If it’s built, it would exist somewhere between a trade school and a junior college and a university, helping steer students toward curriculum and careers that match them up with local employers. Research shows that local employers point to a continuing workforce shortage as a central hurdle to their respective growth and also to economic development in the community in general.
The center, as described by the EDC, “will provide learners with real-world, hands-on learning spaces to explore high-wage, in-demand career fields in the Grand Forks region. The academy will offer students specialized training, allowing them to become career ready or college prepared.”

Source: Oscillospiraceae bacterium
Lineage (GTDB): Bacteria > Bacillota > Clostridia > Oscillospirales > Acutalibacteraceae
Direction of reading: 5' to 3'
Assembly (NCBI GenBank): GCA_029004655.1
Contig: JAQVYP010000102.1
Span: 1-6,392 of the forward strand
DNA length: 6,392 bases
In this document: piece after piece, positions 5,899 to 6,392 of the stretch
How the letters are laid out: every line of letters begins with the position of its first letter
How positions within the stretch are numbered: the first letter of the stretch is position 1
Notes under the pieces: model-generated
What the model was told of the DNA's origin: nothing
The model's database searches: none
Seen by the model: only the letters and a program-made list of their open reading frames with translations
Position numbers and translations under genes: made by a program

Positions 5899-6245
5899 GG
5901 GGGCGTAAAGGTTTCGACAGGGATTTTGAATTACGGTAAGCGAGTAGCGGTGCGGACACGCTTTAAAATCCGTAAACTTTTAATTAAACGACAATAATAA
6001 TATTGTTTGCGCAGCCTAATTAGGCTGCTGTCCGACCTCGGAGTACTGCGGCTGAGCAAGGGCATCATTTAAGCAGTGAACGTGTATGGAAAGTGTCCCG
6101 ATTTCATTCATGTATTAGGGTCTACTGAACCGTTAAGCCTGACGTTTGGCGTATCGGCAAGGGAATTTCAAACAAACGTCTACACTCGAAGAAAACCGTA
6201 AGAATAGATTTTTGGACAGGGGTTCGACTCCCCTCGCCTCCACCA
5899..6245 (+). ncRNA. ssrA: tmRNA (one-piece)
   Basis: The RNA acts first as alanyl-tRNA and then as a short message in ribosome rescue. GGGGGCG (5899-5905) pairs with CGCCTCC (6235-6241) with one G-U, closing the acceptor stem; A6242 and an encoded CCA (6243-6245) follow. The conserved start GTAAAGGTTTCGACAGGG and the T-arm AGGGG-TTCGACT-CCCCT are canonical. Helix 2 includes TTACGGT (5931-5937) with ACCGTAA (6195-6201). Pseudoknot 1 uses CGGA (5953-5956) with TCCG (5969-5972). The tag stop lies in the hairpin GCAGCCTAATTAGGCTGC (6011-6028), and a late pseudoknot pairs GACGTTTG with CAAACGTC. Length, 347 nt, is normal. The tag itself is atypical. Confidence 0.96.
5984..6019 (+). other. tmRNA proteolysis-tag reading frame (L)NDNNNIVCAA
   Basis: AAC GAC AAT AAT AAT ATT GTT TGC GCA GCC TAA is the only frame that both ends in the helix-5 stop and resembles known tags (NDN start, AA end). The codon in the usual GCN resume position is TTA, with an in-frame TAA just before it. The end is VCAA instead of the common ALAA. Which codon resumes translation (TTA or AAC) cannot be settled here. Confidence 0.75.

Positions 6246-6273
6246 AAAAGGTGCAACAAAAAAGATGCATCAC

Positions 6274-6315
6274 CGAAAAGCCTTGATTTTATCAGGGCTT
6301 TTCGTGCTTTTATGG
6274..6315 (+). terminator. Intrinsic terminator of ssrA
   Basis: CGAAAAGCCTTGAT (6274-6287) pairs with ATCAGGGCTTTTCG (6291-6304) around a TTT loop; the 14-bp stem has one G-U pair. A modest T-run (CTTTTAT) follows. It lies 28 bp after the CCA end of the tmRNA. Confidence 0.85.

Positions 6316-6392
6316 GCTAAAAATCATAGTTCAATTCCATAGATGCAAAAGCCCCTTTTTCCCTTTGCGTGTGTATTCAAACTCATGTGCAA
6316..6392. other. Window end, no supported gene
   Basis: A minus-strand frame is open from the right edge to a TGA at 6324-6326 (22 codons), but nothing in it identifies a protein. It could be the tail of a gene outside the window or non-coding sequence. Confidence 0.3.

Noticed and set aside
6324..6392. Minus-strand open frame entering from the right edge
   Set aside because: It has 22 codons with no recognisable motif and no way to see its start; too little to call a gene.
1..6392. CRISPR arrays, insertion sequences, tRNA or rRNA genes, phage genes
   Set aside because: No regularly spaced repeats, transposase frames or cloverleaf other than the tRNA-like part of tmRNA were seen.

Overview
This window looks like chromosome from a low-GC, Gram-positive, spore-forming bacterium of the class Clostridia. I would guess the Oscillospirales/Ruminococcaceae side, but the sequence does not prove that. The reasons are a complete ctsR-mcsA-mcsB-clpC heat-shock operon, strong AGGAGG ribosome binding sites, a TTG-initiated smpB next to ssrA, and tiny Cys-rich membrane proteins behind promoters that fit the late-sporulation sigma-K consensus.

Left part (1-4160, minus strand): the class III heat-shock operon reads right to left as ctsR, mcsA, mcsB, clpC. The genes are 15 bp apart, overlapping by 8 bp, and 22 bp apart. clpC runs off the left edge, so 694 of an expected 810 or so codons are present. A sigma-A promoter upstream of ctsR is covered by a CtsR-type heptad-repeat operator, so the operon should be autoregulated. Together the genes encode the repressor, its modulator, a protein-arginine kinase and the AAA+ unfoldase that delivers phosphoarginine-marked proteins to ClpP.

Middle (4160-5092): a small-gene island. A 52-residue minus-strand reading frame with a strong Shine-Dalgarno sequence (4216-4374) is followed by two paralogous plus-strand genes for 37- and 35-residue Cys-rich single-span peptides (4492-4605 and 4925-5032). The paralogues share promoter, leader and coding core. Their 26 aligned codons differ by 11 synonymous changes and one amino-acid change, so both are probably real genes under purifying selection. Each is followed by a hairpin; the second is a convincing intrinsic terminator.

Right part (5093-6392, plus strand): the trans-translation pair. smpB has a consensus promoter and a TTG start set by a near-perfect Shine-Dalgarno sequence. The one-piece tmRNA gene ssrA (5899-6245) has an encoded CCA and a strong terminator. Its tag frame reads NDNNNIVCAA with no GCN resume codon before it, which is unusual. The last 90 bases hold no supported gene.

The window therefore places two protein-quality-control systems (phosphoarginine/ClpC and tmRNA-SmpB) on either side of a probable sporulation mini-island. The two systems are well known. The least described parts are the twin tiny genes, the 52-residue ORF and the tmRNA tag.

A broad group of community leaders, including those representing the school district and the local Economic Development Corporation, are working under a Dec. 1 deadline to apply for that funding. They’ve since hired Janell Regimbal, a former Grand Forks nonprofit director executive who has since started her own consulting firm, to help coordinate those efforts.
A likely location for the new center is at the former Grand Forks Inn and Suites, near the corner of Highway 2 and Interstate 29. The building was constructed in the 1960s, but will be demolished by the city as preparations continue for the career center.